By contrast, allowing innovative technologies such as decentralized briquetting with a mobile facility led to an increase of the overall profit up to +75% and a 15% reduction of climate change impact. At field gate, harvesting in autumn led to significantly higher climate change impact (+30%) due to the need for nitrogen fertilizers to compensate for fewer nutrients stored in rhizomes. However, at plant gate, such increase is compensated by a reduction of transport and storage leading to a climate change impact increase of only +5% and a significant increase of the profitability (+50%).
The case based on the Spanish Miajadas Biomass (energy) Plant (MBP) is quite different from the Burgundy case. While Miscanthus is the only feedstock for the Burgundy Pellets plant, the MBP has been using approximately 20 different species fuelling power generation, including herbaceous and woody residues. The analysis of the MBP case takes into account a new regulatory framework enforced in 2014, after which special subsides for energy crops came to an end, and power tariffs earned by MPB no longer depends on the type of feedstock used. Thus, additional costs for energy crops have become a barrier rather than a reason for differentiated incentives in the bioenergy sector. Accordingly, the economic assessment of the MBP case has focused on the costs of using dedicated energy crops as fuel, and to contrast the use of energy crops to the use of agricultural residues for the herbaceous part of the feedstock supply. With the given purchase costs for straw and stover the energy crops (i.e. triticale, sorghum and poplar SRC) are not competitive without dedicated subsidies. Energy crops appear to be more than twice as expensive as a fuel source compared to straw and stover. The average costs differ less than 5% between triticale and sorghum. SRC poplar seems to carry the highest costs, which appear to be related to the fact that irrigation is required – at least for the demonstrations carried out at Miajadas.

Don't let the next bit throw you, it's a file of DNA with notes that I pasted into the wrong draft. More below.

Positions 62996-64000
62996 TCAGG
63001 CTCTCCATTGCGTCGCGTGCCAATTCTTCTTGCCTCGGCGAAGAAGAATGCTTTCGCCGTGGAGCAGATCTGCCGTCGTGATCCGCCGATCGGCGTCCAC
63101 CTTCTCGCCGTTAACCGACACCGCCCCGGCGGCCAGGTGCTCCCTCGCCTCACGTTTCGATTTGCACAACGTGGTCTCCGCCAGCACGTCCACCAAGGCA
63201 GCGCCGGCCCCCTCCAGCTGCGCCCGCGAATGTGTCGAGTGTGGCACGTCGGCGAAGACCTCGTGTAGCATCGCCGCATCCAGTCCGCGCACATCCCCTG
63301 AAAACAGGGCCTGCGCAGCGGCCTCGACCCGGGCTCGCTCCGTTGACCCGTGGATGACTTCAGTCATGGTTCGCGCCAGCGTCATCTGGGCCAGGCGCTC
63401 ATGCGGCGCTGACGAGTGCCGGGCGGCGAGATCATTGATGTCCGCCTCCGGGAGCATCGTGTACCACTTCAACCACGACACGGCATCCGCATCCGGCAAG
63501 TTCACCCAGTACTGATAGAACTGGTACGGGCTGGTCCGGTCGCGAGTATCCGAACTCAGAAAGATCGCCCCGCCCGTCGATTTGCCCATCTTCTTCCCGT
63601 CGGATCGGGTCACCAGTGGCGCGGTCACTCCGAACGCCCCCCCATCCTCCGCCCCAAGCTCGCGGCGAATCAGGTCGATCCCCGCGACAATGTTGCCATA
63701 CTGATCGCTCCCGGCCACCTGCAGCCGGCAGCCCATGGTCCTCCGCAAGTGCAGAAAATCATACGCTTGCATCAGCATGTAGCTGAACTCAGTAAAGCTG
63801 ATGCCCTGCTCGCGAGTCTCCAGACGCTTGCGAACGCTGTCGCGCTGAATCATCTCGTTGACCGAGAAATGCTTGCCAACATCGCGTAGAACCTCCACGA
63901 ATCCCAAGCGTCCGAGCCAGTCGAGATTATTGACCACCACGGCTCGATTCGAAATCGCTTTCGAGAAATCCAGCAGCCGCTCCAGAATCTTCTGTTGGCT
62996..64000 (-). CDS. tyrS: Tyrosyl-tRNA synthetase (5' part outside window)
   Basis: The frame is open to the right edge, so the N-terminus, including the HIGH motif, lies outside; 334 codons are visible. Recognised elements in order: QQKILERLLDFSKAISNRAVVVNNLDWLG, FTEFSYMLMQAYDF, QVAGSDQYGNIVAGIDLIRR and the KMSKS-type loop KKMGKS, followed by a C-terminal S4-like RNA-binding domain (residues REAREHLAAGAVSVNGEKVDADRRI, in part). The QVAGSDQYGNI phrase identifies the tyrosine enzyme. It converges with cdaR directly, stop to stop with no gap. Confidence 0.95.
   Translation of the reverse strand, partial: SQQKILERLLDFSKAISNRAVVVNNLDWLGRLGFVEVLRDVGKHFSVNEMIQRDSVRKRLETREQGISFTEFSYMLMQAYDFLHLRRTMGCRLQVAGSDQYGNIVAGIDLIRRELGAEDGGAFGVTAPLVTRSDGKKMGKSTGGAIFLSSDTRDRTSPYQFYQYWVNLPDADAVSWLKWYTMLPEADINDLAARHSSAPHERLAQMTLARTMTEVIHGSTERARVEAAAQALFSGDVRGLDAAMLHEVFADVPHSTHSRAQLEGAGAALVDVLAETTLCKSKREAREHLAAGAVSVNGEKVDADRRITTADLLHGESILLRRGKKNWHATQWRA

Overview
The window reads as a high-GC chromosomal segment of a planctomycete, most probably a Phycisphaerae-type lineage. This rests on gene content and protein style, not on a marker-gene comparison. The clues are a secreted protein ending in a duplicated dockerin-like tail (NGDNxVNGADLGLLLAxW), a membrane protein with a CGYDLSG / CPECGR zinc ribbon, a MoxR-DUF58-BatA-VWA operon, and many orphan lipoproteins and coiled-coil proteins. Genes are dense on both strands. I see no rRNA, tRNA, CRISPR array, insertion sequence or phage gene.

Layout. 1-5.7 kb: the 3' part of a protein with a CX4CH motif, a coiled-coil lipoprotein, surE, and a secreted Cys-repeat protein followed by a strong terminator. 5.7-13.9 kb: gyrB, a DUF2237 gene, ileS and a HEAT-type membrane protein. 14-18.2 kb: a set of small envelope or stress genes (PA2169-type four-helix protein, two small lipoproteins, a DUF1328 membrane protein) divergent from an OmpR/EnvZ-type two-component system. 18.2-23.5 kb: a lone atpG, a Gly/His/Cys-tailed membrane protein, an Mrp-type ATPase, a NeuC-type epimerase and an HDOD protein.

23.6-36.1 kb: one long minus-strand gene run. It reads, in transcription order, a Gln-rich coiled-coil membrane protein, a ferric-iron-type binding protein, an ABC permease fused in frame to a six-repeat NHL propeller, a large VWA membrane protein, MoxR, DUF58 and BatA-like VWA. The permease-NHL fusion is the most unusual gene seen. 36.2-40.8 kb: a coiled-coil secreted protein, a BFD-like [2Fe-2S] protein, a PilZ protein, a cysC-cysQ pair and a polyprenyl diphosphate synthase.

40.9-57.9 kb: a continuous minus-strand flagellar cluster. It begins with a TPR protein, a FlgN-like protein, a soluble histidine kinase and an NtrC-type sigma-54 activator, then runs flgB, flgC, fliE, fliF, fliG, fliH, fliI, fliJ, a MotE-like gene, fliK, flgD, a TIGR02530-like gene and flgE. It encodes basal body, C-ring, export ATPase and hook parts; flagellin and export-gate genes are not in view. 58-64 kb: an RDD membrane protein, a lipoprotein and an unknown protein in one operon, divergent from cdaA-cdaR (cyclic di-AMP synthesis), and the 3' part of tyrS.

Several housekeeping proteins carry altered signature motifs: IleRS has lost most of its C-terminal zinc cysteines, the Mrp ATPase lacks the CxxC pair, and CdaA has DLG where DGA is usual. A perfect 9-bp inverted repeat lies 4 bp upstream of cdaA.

Two methods for environmental sustainability assessment reached different conclusions. When agricultural residues are included as feedstock, the estimation of environmental impacts using LCA do not include the impacts related to producing the crops. In the emergy assessment on the other hand all the resources used for the crop production are included as the residues would not be available without this input. This difference implies that the use of residues (straw and stover) appear to be very superior compared to the energy crop scenarios in LCA but not in the emergy assessment. Regarding energy crops, none of the investigated species (sorghum, triticale, poplar SRC) clearly out-performed the others.